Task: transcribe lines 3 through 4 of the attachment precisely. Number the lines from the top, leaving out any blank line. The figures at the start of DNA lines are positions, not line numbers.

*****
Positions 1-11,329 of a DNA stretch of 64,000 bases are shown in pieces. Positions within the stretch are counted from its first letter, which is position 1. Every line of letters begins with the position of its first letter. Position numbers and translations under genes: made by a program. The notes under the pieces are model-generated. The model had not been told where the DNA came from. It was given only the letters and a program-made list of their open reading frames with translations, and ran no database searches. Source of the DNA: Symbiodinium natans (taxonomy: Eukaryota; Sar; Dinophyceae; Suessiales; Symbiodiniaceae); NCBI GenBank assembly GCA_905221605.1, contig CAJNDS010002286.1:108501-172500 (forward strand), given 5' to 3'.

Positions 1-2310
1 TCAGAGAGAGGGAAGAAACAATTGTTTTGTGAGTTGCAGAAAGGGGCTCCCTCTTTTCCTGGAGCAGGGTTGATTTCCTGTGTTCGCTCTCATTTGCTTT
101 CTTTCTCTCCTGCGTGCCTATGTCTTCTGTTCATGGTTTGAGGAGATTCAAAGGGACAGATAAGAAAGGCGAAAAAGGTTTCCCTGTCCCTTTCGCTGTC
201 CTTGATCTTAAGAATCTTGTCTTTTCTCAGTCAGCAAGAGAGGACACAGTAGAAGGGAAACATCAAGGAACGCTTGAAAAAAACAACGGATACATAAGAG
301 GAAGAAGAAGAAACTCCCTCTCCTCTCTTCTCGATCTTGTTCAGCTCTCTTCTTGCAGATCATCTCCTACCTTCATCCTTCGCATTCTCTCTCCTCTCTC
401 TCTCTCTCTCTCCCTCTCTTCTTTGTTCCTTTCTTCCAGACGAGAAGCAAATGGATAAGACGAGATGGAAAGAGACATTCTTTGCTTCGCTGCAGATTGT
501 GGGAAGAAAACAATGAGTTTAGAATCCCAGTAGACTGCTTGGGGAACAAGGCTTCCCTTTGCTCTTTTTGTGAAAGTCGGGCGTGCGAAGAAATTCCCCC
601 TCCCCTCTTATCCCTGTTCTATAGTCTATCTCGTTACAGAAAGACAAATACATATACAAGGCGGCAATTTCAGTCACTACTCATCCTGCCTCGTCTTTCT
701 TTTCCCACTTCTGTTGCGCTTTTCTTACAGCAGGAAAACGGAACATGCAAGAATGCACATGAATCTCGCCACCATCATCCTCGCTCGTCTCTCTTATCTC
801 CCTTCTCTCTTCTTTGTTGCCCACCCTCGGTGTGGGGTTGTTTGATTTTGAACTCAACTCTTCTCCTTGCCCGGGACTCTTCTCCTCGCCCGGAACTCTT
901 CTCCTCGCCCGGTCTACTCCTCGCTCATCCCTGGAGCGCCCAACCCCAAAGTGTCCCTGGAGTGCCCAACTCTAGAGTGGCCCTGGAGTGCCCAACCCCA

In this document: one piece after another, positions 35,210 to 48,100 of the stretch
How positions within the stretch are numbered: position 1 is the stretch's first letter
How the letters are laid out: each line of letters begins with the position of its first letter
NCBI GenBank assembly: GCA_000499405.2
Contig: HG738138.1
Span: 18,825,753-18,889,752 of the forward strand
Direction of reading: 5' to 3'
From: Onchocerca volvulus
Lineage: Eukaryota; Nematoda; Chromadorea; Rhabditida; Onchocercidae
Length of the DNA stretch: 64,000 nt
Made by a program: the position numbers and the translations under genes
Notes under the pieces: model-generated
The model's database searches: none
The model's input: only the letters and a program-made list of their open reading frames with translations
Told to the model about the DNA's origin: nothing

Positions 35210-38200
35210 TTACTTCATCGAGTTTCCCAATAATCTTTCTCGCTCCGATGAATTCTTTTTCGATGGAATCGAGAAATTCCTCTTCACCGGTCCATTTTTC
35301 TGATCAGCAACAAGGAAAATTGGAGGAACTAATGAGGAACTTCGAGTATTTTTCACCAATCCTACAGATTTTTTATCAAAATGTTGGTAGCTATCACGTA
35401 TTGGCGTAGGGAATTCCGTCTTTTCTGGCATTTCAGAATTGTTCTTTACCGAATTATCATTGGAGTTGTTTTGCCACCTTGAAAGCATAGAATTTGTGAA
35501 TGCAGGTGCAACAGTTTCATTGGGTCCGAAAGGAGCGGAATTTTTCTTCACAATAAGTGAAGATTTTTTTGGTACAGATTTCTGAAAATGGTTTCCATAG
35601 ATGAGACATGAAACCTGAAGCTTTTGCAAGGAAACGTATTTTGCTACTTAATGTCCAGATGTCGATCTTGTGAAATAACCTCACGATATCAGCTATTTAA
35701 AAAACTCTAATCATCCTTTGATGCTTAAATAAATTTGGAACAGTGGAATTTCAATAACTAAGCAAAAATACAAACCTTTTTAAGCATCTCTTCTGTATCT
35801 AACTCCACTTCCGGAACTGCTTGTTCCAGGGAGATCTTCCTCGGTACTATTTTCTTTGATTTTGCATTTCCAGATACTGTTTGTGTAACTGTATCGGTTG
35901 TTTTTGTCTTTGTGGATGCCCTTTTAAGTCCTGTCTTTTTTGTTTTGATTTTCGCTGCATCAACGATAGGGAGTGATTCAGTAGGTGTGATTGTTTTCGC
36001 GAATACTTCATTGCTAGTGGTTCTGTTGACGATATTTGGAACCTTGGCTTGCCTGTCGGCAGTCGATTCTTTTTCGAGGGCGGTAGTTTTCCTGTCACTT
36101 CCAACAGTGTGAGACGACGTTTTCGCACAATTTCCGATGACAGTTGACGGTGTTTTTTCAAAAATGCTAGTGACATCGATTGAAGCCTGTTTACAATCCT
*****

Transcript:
1 TCAGAGAGAGGGAAGAAACAATTGTTTTGTGAGTTGCAGAAAGGGGCTCCCTCTTTTCCTGGAGCAGGGTTGATTTCCTGTGTTCGCTCTCATTTGCTTT
101 CTTTCTCTCCTGCGTGCCTATGTCTTCTGTTCATGGTTTGAGGAGATTCAAAGGGACAGATAAGAAAGGCGAAAAAGGTTTCCCTGTCCCTTTCGCTGTC